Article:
Double daffodil ‘Tahiti’
Division 5: Triandrus
Tiny and low-growing, these daffodils are distinguished by their petals that flare back, exposing their bell-shaped cups. The delicate-looking flowers droop downwards like columbines. Triandrus daffodils prefer wetter conditions and produce 2 to 3 flowers per stem. Example include: the dainty white Thalia, soft yellow ‘Angel’s Breath‘ and bright yellow Hawera.
Triandrus daffodil ‘Thalia’
Division 6: Cyclamineus
Cyclamineus daffodils have smaller-sized trumpets and petals that flare back from the cup. They are prized for their early flowering and diminutive size, which makes them great for naturalizing in large masses. Great varieties include: Wisley, Peeping Tom and February Gold.
Cylcamineus daffodil ‘February Gold’
Division 7: Jonquils
Strongly fragrant with 3 or more small blooms per stem, jonquil daffodils are characterized by their flat, rounded petals. Traditionally yellow, they are also now available in white/yellow combinations. Narrow foliage give them a grass-like appearance. Able to endure hot southern sun, they’re great for naturalizing. Try Pueblo or Bell Song.
Yellow jonquil daffodils
Division 8: Tazettas
Producing fragrant clusters of up to 20 flowers per stem, tazetta daffodils are prized for their strong scent and heavy flower bearing. Great varieties include Geranium, Grand Primo and one of my personal favorites, Minnow.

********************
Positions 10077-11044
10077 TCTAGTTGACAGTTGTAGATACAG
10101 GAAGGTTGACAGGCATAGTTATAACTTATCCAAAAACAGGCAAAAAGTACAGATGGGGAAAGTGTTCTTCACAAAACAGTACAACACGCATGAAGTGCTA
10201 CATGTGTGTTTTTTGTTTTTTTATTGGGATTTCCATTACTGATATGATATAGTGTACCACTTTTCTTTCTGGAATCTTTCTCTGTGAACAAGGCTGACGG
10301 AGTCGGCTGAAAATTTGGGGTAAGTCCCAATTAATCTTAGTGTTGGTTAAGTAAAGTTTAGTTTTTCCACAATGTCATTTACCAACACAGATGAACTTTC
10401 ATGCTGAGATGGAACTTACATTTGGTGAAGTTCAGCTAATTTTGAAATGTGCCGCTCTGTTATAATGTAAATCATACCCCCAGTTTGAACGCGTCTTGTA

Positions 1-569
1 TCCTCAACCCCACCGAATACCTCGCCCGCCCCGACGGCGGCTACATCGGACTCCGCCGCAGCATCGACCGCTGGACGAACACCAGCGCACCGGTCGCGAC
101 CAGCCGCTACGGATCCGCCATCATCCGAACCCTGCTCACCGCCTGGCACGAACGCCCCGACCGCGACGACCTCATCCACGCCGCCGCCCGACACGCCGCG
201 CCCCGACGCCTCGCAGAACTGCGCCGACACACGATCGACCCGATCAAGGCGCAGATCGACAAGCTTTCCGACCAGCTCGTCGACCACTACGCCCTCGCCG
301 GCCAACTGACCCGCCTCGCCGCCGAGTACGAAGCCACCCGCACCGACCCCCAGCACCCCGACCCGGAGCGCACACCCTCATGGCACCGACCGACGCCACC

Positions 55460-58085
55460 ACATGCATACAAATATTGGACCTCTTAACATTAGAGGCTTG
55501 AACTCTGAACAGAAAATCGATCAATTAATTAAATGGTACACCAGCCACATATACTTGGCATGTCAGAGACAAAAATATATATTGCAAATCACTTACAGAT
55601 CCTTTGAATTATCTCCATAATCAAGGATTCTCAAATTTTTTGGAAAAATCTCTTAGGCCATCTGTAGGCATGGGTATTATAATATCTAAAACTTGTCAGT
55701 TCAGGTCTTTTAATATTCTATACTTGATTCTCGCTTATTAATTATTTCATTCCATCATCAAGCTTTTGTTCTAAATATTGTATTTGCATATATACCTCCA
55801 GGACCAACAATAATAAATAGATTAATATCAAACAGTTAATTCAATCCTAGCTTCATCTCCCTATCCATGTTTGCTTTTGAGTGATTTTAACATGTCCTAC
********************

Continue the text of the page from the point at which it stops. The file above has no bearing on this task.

Tazetta daffodil ‘Minnow’
Division 9: Poeticus
Also known as Pheasant’s Eye, Poet’s daffodils have very shallow, red-rimmed cups and bright white petals. Cups are usually bright colored, giving the impression of a central ring against a bright white backdrop (like an eye.) One flower per stem. Great varieties include: Actaea and Recurvus.
White Poet’s daffodil
Division 10: Bulbocodium
Also known as Petticoat daffodils for their lampshade-shaped cups, bulbocodiums grow to just 4 to 6 inches tall and have grass like foliage. The smallest of all the narcissus, the species is unusual in that its trumpet is exceptionally large in relation to its petals. Check out Yellow Hoop and Spoirot.
Yellow ‘Petticoat’ daffodils
Division 11: Split-Cupped
Split-cupped daffodils have cups that are cut more than have their length. Parts of the trumpet are splayed out and appear as another ring of petals. This cultivar is also sometimes called butterfly daffodil.
Division 12: Miscellaneous or Other
This division Includes all those daffodils that don’t fall into the above classifications plus natural species’ variants and hybrids.
Division 13: Species Distinguished by Botanical Name (Optional?)
Often left off of other lists, according to The Daffodil Society this division is nonetheless a part of the official daffodil classification system.
BEFORE YOUR PLANT
I realize that for we East Coasters, time is running out for planting spring bulbs. However, many parts of the country still have ample time to get some of these great cultivars in the ground before frost. All varieties need to be planted sometime in the fall before the ground freezes.
Once planted, all daffodil varieties are maintenance free and will naturalize year after year. Deer hate them. Just make sure to respect your bulb’s requirements for sun, part shade, dry or wet conditions. It makes a difference.
While there are many theories on when to remove the leaves, I ascribe to the one that advocates leaving the leaves on for about 6 weeks after blooms until they yellow. This allows the plant to absorb energy from sunlight which it redirects back down into the bulb to feed next year’s flowers.